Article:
Category Archives: Gingers

Cekur or Sand Ginger or 沙姜

Uncommon where I now live; common where I used to live.
It’s mid-Spring but it feels like Summer! So what better time to begin my Split-&-Spread task.

Cekur/Sand Ginger is actually a beautiful plant which I now use as a seasonal groundcover ~ it just hibernates and hides in late Fall and Winter. Its a tropical plant so its growth is somewhat erratic in the northern hemisphere, but its aromatic rhizomes and leaves which I use as a seasoning and/or marinade is worth the challenge.

Cekur as groundcover

When the leaves show up, I take it as a call to propagate, to make up for my kitchen use in the coming months. This is a very tender rhizome so I use only an old metal teaspoon and my bare hands to retrieve them.

Rinsed to check for active roots

For now, those with active, fat, white roots will go into a “crib” to be covered thinly with rich soil. This will help to develop roots and a couple of green leaves and for 2017 I plan to spread them out to different spots around the garden.

Root development “crib”

My motto: what you like and can’t find in stores, you grow … at least try to grow. :mrgreen:


“Seek and you will find…” this aim/mission has been half accomplished.

Walking through the markets’ vegetable stalls in Penang, I see so many familiar items which simply reminds me that there is so much more I can add to my backyard in the US.

Sand Ginger and the Finger Root

On the right is the Sand Ginger/Cekur which I found, via a gardening club in Florida, grown by hobbyists as beautiful groundcover. I’m now growing this to be used for cooking!

On the left is a root called Temu Kunci or Finger Root, yes it does look like human fingers 😀 and is commonly used in Southeast Asia when mixing a curry or sambal paste.

So now I have a new item to seek … in case any reader in the US is growing this root or knows a fellow gardener who is, please send me a note. Unfortunately it has to be freshly harvested to be re-growable.


Shampoo Ginger

I was given a plant which I was told is “Shampoo Ginger” over 3 years ago at a garden exchange meeting. It bore lots of leaves but nothing else so I decided to transfer it to the back “slope” on the edge of the property.

But … last week a few pink buds of sort suddenly popped out and I began observing if the bud would change, open up or just stay as is.

Shampoo Ginger bud with a pollinating "outlet".

Shampoo Ginger bud with a pollinating “outlet”.

The opening.

The opening.

The pollinato...!?

The pollinator at work.

So, will I get seeds? Is the Shampoo Ginger  used to make shampoo? I’m about to find out.


The mysterious Sand Ginger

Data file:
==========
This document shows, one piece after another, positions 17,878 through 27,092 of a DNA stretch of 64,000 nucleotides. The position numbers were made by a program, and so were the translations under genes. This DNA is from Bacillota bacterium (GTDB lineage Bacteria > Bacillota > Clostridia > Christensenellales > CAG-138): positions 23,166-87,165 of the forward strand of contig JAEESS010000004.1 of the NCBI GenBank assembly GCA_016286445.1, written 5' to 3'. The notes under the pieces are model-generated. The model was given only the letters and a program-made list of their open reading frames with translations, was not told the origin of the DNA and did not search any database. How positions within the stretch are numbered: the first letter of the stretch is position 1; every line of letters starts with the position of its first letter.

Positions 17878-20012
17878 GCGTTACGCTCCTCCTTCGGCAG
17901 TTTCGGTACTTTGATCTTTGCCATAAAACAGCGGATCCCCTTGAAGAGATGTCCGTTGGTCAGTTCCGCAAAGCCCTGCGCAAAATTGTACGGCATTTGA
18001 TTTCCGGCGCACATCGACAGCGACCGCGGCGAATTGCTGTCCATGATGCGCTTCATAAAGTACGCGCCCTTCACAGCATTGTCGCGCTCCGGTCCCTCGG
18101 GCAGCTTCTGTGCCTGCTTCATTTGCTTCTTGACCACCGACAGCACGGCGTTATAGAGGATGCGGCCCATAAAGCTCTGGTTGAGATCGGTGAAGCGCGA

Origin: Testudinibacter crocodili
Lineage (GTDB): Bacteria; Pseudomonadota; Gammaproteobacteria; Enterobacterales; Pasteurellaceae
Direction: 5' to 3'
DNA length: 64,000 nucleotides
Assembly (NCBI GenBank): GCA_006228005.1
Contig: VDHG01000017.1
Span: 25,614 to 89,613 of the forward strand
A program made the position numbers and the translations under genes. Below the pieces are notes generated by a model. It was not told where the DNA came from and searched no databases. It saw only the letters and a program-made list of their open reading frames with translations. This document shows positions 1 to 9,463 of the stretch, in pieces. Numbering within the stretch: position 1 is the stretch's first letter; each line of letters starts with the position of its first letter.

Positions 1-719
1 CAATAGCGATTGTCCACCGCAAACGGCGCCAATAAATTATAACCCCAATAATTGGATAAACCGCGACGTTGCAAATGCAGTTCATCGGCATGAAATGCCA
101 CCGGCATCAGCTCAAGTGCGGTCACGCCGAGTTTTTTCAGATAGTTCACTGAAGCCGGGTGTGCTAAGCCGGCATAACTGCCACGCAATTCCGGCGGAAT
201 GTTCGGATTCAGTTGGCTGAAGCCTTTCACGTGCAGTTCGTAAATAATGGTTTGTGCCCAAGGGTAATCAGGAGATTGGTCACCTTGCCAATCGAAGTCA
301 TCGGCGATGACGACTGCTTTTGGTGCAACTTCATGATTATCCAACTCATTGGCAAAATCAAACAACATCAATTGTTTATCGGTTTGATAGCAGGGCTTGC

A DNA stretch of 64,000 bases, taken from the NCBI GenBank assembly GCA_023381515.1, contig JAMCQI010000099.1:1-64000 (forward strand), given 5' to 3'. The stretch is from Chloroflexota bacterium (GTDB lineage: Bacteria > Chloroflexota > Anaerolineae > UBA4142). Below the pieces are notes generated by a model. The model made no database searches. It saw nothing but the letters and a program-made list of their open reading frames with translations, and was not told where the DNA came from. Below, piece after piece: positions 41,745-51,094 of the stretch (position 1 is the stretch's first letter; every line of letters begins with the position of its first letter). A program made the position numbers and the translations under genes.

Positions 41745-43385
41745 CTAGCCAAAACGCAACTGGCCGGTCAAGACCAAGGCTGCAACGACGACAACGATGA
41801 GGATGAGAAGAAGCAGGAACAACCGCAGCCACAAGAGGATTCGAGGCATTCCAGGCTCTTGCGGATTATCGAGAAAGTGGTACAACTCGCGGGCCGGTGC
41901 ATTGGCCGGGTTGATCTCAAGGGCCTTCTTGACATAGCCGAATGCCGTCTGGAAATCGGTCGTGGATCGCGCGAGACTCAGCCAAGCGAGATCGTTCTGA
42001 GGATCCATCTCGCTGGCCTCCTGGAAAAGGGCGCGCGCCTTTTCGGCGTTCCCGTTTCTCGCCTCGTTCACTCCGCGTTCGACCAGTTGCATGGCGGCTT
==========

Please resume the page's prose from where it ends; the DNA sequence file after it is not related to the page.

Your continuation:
Cekur or Kencur in Malay, 沙姜 in Chinese, can be found in markets in Singapore and Malaysia but in all the Asian stores I’ve been to in the US, it is a “never to be found” item ~ a mysterious underground substance.

So, via a kind gift from a GardenWeb Ginger Forum member, I got a piece to carefully grow in my backyard, to become my small personal supply.

Edible leaves of the Sand Ginger

Edible leaves of the Sand Ginger

Delicate Blooms of Cekur

Delicate Blooms of Cekur

Cekur Roots

Cekur Roots

They grow well in the Florida summer but not as fast as in the tropics. With that little bit, yes that’s considered a little bit, I will make a sauce (pesto like), some for dipping, at the dining table (sesame oil & calamansi lime juice need to be added to dipping sauce), and some to be used as part of a marinade for chicken, shrimps or firm toufu. Continue reading

Galangal (Alpinia Galanga)

Galangal is known as Lengkuas in the Malay Lanugage and 南姜 in Chinese.

Everyone uses Galangal in Asia ~ Malays, Indians, Thais, Vietnamese… literally, everyone (in the kitchen). It is sold in every food market you go to, including air-conditioned supermarkets that sell wine, cheese & pâté at their deli corner. Coming to the US, I found it quite difficult to get fresh Galangal and buying 1 too many rhizomes is not practical, expensive and wasteful as it does not stay fresh for very long. Using the powdered version lacks its juice, fibre and “zing”. The wisest thing to do then, was to plant some. After trying out a few spots, I have found that they need semi-shade to do well.


When harvesting some, I just need to gently feel for the rhizome end then break off a portion and allow the plant to grow as undisturbed as possible.  The pieces below will allow me to make 2 portions of curry for 4 & a jam-size bottle of pickles (Acar), combining with other herbs & spices of couse.